The public display of Uthman's blood-stained shirt and the attempted dismissal of Muawiya by Ali led to the Battle of Siffin.

Battle of Siffin

On May 657 AD, the armies of Ali (70,000 to 90,000) and Muawiya (slightly smaller) met at Siffin in Syria. Negotiations began and went on for many months, as the companions of the Holy Prophet were reluctant to fight amongst themselves and sought a peaceful solution. In July, the negotiations failed and fierce fighting erupted. Ali's army being superior in strength, began to gain ground and Muawiya's began to retreat. Muawiya's soldiers brought the combat to a halt by tying pages of the Quran to their spearheads.

Now a court of arbitration was set up, which was scheduled to meet in February 658. Ali appointed Abu Musa Ashari and Muawiya nominated Amr bin Al-As respectively as their arbitrators. At this point, several thousand soldiers broke away and formed a rebel army, which became known as 'Kharijites'.

The negotiations failed, and the causes are shrouded in the mysteries of time. There are conflicting reports as to who was to blame, but the hidden hand of conspirators cannot be ruled out. As Muslims, it is improper for us to take sides, as doing so would result in criticism of either one of the two blessed companions of the Holy Prophet . Therefore we move on to the next phase in history.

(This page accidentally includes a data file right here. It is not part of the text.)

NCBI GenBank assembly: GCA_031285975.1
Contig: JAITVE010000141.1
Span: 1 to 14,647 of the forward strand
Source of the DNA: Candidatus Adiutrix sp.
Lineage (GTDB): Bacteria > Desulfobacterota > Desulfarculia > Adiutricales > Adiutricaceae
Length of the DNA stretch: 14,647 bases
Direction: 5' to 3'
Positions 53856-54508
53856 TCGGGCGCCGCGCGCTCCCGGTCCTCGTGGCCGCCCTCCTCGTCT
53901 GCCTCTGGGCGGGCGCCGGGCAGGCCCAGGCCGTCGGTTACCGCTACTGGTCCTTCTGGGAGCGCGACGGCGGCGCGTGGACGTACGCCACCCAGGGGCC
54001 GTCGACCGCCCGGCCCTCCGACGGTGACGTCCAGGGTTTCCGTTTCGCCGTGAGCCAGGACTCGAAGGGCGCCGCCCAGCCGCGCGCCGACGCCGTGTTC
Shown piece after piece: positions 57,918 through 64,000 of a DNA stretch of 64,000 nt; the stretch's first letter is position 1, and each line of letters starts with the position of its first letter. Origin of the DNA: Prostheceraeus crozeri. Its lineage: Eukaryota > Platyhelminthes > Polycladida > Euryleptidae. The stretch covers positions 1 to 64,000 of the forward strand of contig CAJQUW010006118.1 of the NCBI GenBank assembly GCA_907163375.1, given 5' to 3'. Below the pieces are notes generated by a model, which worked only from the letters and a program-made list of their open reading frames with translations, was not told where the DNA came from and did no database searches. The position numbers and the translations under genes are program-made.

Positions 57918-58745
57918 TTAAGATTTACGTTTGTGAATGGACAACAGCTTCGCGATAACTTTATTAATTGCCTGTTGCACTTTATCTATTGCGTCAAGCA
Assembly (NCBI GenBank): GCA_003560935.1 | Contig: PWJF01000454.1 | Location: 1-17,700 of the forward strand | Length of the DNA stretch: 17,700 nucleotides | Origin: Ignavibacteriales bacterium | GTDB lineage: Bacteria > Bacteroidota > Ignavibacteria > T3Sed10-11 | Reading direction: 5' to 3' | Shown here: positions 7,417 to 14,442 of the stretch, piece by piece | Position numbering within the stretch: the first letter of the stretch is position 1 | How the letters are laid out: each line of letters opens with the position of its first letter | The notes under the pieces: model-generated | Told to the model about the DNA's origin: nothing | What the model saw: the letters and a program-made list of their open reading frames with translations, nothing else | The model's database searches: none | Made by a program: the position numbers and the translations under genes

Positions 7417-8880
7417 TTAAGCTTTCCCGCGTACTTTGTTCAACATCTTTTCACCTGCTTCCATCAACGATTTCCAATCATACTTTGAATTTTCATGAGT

The rivalry between the two continued until a short-lived truce was signed in January 660, but fighting on different fronts renewed soon after. Ali, Amr bin As, and Muawiya were attacked in an assassination attempt by Kharjites on the very same night in a synchronized effort to wipe out the leadership of that time. Muawiya escaped, Amr was injured but Ali was fatally wounded.

On 19th Ramadan 40AH, Jan 661, Ali bin Abi Talib, the last of the four rightly guided, succumbed to the wounds.

Conclusion:

Ali took charge in times of turmoil and crisis. His time was dedicated to the consolidation of the empire, and little expansion took place. The first-ever civil wars took place in his reign, and many companions were killed fighting each other. He stood firm in testing times, and he ruled by the Book of Allah and Sunnah of the Holy Prophet Ty, as he had announced on his election. He finally laid down his life for the sake of Islam.